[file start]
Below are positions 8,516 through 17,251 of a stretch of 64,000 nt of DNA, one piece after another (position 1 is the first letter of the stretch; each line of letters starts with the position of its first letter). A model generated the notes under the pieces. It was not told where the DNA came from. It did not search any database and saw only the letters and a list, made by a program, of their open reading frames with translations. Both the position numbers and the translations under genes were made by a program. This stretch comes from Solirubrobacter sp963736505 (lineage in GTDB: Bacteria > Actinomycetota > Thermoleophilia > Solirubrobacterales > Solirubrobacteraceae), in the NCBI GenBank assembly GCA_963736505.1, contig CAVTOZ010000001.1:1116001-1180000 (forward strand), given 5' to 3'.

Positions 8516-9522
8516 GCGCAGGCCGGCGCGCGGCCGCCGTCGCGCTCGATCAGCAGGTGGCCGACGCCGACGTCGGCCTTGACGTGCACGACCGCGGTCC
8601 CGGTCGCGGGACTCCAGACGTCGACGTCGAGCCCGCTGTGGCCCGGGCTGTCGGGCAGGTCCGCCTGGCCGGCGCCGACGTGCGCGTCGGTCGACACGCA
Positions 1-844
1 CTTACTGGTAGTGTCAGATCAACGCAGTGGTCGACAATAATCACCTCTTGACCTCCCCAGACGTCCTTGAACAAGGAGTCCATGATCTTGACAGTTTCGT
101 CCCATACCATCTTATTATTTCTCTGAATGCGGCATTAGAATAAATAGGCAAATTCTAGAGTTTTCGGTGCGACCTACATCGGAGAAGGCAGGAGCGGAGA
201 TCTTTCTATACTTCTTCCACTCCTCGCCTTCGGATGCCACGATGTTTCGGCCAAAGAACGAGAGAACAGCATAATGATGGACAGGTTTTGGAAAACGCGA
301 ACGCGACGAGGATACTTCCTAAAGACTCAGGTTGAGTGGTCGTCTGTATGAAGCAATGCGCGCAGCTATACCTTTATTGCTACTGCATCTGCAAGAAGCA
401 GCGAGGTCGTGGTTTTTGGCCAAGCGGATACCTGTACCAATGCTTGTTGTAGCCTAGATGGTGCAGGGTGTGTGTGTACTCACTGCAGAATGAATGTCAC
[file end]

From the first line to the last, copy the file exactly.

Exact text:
Below are positions 8,516 through 17,251 of a stretch of 64,000 nt of DNA, one piece after another (position 1 is the first letter of the stretch; each line of letters starts with the position of its first letter). A model generated the notes under the pieces. It was not told where the DNA came from. It did not search any database and saw only the letters and a list, made by a program, of their open reading frames with translations. Both the position numbers and the translations under genes were made by a program. This stretch comes from Solirubrobacter sp963736505 (lineage in GTDB: Bacteria > Actinomycetota > Thermoleophilia > Solirubrobacterales > Solirubrobacteraceae), in the NCBI GenBank assembly GCA_963736505.1, contig CAVTOZ010000001.1:1116001-1180000 (forward strand), given 5' to 3'.

Positions 8516-9522
8516 GCGCAGGCCGGCGCGCGGCCGCCGTCGCGCTCGATCAGCAGGTGGCCGACGCCGACGTCGGCCTTGACGTGCACGACCGCGGTCC
8601 CGGTCGCGGGACTCCAGACGTCGACGTCGAGCCCGCTGTGGCCCGGGCTGTCGGGCAGGTCCGCCTGGCCGGCGCCGACGTGCGCGTCGGTCGACACGCA
Positions 1-844
1 CTTACTGGTAGTGTCAGATCAACGCAGTGGTCGACAATAATCACCTCTTGACCTCCCCAGACGTCCTTGAACAAGGAGTCCATGATCTTGACAGTTTCGT
101 CCCATACCATCTTATTATTTCTCTGAATGCGGCATTAGAATAAATAGGCAAATTCTAGAGTTTTCGGTGCGACCTACATCGGAGAAGGCAGGAGCGGAGA
201 TCTTTCTATACTTCTTCCACTCCTCGCCTTCGGATGCCACGATGTTTCGGCCAAAGAACGAGAGAACAGCATAATGATGGACAGGTTTTGGAAAACGCGA
301 ACGCGACGAGGATACTTCCTAAAGACTCAGGTTGAGTGGTCGTCTGTATGAAGCAATGCGCGCAGCTATACCTTTATTGCTACTGCATCTGCAAGAAGCA
401 GCGAGGTCGTGGTTTTTGGCCAAGCGGATACCTGTACCAATGCTTGTTGTAGCCTAGATGGTGCAGGGTGTGTGTGTACTCACTGCAGAATGAATGTCAC